Did you ever stop to think how much of your life you have spent waiting for something? In fact, over the course of your lifetime you will spend at least five years waiting in lines and two years just trying to get in touch with people by telephone. You can also look forward to spending eight months opening nothing but junk mail and six whole months sitting and staring at traffic lights that refuse to turn green. In fact, if in order to get to work, your time behind the wheel or on the train averages 60 minutes a day, you will spend six 40-hour work weeks just getting yourself to and from your workplace (taken from Jeff Davidson, The Complete Idiot’s Guide to Managing Time [New York: Alpha Books, 1995.]). That is a lot of waiting!

Speaking of waiting, how would you like to wait 800 years for God to fulfill His Promise in sending the Messiah? That is about how long the people to whom Isaiah wrote Isaiah 9:1-7 had to wait for Christmas, in the face of a gathering darkness over their culture because they had turned their backs on God.

In 8:21, 22, Isaiah described a nation that was experiencing emptiness and dissatisfaction (loss of meaning and hope); a nation angry and cursing their government and their God because they believed that no one cared.  Does this sound like our nation? America is filled with people who have diametrically opposed political vision calling down doomsday curses on those who do not agree with them. Many spout love for country and patriotism, while on the inside they are angry and empty people living in fear and anxiety. They resemble the Hollow Men in TS Eliot’s poem… “We are the hallow men, we are the stuffed men, leaning together, headpiece filled with straw, our dried voices are quiet and meaningless… we are shape without form, shade without color, paralyzed force, gesture without meaning… hollow men, stuffed men.” When we (individual or nation) run from God, we run from meaning and hope and light into darkness and confusion.

Yet, it was in such a cultural context that Isaiah 9 wrote “Nevertheless, there will be no more gloom for those who were in distress. In the past he humbled the land of Zebulun and the land of Naphtali, but in the future he will honor Galilee of the Gentiles, by the way of the sea, along the Jordan– The people walking in darkness have seen a great light; on those living in the land of the shadow of death a light has dawned.”

Matthew quoted this Scripture in Matt 4:15, 16 at the beginning of Jesus’ ministry as a Messianic fulfillment. However, the Matthew text not only refers to the area of northern Galilee where the ancient tribes of Zebulun and Naphtali were once located, but also to a more specific region called “Galilee of the Gentiles.” This was the region in which many non-Jews lived; those who were despised by the majority Jewish religion, and seen as having no hope and living in spiritual darkness. Thus Matthew saw the fulfillment of Isaiah’s prophecy of Messiah coming not only to a run-away culture, but also to those most hopeless, most benighted- those “walking in the darkness,” those “living in the shadow of death.” It is upon these that the great light of Messiah will shine.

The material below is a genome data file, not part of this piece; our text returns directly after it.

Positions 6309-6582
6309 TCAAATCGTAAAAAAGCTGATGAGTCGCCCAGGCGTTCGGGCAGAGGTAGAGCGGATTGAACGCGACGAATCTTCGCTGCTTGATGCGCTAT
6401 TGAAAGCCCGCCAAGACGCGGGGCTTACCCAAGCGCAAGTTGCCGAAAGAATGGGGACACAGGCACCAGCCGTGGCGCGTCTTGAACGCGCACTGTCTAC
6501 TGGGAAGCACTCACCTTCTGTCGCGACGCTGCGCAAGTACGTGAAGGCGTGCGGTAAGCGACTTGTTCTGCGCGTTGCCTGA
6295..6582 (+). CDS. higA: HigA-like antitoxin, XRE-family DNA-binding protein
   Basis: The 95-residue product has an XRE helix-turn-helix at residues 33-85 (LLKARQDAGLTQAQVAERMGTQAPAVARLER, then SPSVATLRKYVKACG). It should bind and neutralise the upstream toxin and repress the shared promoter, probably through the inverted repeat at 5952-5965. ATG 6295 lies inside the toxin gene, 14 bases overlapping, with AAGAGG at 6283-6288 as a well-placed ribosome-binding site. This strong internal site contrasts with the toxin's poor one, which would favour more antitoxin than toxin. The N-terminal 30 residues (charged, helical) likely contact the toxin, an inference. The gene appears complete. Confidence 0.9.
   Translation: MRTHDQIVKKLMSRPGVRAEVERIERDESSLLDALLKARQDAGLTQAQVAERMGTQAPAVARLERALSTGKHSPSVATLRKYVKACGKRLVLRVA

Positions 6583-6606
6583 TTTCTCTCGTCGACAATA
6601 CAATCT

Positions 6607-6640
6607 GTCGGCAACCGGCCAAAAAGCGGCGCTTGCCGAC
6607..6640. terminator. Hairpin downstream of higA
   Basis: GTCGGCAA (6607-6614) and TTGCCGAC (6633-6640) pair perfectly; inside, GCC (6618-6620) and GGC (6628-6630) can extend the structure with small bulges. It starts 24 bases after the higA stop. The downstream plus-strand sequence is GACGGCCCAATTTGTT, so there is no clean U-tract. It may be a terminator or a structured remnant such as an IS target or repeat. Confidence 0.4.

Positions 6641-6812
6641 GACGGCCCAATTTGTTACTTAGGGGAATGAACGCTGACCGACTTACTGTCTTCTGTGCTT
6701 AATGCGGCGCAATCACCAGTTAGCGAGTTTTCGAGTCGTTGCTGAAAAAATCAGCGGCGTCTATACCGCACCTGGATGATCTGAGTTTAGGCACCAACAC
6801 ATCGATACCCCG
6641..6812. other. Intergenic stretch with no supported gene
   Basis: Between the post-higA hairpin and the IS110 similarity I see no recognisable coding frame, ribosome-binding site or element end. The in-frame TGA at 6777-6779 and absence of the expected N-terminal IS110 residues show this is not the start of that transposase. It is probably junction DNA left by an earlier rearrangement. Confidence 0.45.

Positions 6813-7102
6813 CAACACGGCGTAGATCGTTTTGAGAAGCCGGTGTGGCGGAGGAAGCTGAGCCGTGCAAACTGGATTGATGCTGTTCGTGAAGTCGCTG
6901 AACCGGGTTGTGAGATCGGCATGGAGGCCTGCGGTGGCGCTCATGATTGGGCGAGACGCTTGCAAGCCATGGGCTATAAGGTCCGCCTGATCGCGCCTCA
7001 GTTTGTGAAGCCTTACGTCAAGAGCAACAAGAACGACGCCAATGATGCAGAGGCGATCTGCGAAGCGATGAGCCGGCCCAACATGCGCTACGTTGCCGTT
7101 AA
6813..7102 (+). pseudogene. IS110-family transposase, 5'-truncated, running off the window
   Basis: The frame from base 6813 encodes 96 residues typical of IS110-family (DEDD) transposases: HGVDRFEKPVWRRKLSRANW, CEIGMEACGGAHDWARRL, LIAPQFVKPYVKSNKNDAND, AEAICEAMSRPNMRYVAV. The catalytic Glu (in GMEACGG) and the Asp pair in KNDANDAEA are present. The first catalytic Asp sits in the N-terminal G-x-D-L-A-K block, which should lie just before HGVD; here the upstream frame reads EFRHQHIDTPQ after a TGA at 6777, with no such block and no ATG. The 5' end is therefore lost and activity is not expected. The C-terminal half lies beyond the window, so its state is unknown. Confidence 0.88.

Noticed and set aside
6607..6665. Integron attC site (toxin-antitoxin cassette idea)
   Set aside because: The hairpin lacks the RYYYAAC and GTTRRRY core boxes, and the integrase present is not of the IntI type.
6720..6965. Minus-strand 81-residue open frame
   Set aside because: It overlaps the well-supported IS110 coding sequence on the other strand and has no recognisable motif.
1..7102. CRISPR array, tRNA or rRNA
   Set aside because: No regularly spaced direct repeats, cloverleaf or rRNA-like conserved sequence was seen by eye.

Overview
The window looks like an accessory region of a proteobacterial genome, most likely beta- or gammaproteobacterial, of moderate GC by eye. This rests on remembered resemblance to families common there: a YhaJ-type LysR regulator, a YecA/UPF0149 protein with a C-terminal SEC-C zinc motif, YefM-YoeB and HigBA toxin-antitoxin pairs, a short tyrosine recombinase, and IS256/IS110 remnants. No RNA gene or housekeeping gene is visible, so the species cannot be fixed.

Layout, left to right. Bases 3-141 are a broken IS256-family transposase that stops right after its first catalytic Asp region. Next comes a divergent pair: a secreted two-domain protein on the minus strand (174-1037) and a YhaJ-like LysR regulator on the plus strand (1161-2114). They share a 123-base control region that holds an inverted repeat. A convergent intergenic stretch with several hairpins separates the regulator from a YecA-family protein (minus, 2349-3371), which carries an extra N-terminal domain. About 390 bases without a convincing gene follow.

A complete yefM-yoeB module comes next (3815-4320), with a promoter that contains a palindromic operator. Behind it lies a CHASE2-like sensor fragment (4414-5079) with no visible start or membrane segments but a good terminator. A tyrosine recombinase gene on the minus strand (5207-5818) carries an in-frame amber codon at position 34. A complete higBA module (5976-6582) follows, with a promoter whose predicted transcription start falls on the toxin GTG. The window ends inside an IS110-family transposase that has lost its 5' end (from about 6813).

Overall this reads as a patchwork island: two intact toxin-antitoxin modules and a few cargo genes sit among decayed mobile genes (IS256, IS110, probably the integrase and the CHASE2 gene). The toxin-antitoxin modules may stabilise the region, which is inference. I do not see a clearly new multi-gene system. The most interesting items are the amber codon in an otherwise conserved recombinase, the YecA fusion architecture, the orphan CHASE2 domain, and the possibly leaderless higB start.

And so we see the Promise over against the waiting here in Isaiah 9; the gloom is not final and the darkness is not absolute. A light will shine, life will come, hollow men will become real, hungry people will be filled, and thirsty people will be satisfied. Because… A child will be born, a Son will be given. His name will be Wonderful Counselor, Mighty God, Eternal Father, Prince of Peace and His government will never end.

Christmas was promised 800 years before it was fulfilled. Against the darkness of national tragedy and personal humiliation there was a Promise of the Coming of Jesus Christ; a light in the midst of darkness, joy in the midst of sadness, victory in the face of defeat. I love this because it is an example of the very pattern of God to show up just when we think things are beyond hope. It is in the darkness that the light shines most clearly. It is in the presence of death that we see most powerfully experience the hope of eternal life. Martin Luther saw this pattern in the crucifixion: it was at the moment of greatest darkness and despair for the disciples that God was doing his greatest work. Luther called it the “Theology of the Cross.”

And so, if in this Advent season you are at the end of your rope and feel there is no hope left. “Arise, shine, for your light has come and the glory of the Lord rises upon you. See, darkness covers the earth and thick darkness is over the peoples, but the Lord rises upon you and his glory appears over you… ” (Isaiah 60:1-3) A child has been born, a son has been given and God may be doing a great work in your life! Remember the Cross!